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Marcia Haas Mazria
|Assignment(s)||Small Business Development,Other|
|From US state||Florida|
|From US town/city||Miami Beach|
|Marcia Mazria started in Peru 1964|
|Nancy Holt, Marcia Mazria|
|Region: Arequipa Province|
|Walter Jackson III, John Paul James, Marcia Mazria|
|Other in Peru:25px|
|Edward Glab, Walter Jackson III, John Paul James, Marcia Mazria|
|Business in Peru:|
|Other Volunteers who served in Peru
|Ralph Appelbaum, Paul Bellerjeau, Marie Clutterbuck, Steve Elliot, Edward Glab, Gail Gross, James Hoffman, Nancy Holt, Walter Jackson III, John Paul James, Monica Lyons Torres, Marcia Mazria, Dale Miller, Dennis Pfost, Hugh Pickens … further results|
|Projects in Peru
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My assignment was a response to a request from the Office of Artisan Industry (in the Small Business Division of the Development and Rehabilitation Agency) in the city and province of Arequipa, Peru.
Having completed just the first two years of a BA in Fashion Design at Pratt Institute in New York, and enchanted by the diversity of skills of the majority of Peruvian women living in poverty - spinning, weaving, knitting, crochet, embroidery, sewing and leather work - I developed several cooperative groups that utilized those skills to create an income for their families.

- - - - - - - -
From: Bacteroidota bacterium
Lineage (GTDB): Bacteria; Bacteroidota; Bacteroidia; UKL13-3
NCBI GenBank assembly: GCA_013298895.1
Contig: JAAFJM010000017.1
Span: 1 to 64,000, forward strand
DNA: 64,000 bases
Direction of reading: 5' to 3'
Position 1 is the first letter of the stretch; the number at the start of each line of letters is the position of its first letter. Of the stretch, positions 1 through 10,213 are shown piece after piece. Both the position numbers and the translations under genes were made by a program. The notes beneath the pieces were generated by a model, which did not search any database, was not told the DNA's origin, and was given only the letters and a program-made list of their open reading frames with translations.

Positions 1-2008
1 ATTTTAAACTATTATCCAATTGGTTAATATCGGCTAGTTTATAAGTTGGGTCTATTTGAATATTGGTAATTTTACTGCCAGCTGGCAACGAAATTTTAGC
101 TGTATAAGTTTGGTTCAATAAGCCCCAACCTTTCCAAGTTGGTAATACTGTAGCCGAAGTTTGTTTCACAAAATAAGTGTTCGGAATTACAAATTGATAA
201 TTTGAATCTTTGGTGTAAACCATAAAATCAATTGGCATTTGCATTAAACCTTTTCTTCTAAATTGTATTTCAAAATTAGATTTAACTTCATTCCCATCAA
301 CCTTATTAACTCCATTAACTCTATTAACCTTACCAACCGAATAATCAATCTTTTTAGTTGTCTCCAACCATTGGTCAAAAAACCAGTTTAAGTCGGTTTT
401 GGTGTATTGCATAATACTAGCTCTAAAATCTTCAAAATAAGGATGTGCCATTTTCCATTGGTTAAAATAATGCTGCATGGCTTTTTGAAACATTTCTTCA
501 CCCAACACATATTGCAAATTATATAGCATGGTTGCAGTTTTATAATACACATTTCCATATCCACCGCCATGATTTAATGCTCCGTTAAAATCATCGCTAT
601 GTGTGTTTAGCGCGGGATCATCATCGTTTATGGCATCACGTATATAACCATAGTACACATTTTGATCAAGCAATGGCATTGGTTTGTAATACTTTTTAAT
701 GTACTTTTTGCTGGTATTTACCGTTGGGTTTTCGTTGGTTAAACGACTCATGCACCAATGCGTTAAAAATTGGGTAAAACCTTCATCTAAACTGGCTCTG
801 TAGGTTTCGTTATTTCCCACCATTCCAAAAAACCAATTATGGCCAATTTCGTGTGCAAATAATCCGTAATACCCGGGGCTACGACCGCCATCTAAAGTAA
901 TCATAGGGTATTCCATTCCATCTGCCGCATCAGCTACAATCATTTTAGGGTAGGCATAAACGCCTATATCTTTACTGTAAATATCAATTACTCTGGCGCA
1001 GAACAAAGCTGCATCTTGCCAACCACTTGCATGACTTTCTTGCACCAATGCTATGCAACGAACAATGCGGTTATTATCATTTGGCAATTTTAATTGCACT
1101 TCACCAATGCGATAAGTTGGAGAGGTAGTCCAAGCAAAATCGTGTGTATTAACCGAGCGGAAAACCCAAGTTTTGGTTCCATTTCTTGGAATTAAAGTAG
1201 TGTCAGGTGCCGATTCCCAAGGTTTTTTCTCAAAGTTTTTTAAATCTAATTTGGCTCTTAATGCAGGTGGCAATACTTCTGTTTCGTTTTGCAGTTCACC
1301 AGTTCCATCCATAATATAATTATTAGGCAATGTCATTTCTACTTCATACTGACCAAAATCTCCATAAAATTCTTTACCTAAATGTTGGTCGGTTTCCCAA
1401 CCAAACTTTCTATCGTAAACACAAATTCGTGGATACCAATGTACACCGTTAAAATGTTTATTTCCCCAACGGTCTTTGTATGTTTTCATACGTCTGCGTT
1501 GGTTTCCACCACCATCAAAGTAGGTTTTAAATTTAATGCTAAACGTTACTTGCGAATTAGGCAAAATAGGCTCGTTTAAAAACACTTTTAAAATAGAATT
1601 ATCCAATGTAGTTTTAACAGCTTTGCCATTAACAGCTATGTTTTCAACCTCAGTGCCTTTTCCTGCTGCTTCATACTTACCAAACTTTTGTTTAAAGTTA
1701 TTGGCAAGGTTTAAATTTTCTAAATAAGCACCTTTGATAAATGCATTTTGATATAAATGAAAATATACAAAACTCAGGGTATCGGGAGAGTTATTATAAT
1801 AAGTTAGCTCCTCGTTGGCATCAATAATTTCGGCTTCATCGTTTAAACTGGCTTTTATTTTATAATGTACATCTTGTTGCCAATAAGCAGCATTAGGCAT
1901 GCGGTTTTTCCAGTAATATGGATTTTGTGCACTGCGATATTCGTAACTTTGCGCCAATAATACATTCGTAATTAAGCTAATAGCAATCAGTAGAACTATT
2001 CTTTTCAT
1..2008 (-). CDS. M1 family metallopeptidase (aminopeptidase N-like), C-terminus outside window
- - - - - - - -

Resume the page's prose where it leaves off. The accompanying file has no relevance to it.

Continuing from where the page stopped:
This included hand-spun and woven alpaca and wool, traditional blankets and ponchos form the Andes, crocheted and hand-assembled feather flowers from the Amazon region.
I created and designed leather products and clothing that would appeal to the fashionable population who could afford it, while providing a livelihood to those that needed it most but didn't have the design or marketing skills necessary for success.
I worked with the limited seed money of the local government-supported artisan development agencies in Puno, Cuzco and Lima, and the products being developed of Peace Corps volunteers in Ayacucho, Puno and Juliaca to incorporate in the 60+garment designs I created for a series of promotional fashion shows. With the building momentum, I gathered support from Peruvian manufacturers of yarns, textiles, shoes, small leather goods and jewelry.
My two years culminated in national media coverage that focused on the products created by the co-ops and in a fashion show that engaged the top Peruvian designers using those same products and sponsored by the sister of the country's President. More importantly, the demand for those products has continued to increase in the following decades - generating income for those women.
I learned much about myself, gained confidence in my abilities and a greater understanding of the politics and social organization of my own country - invaluable.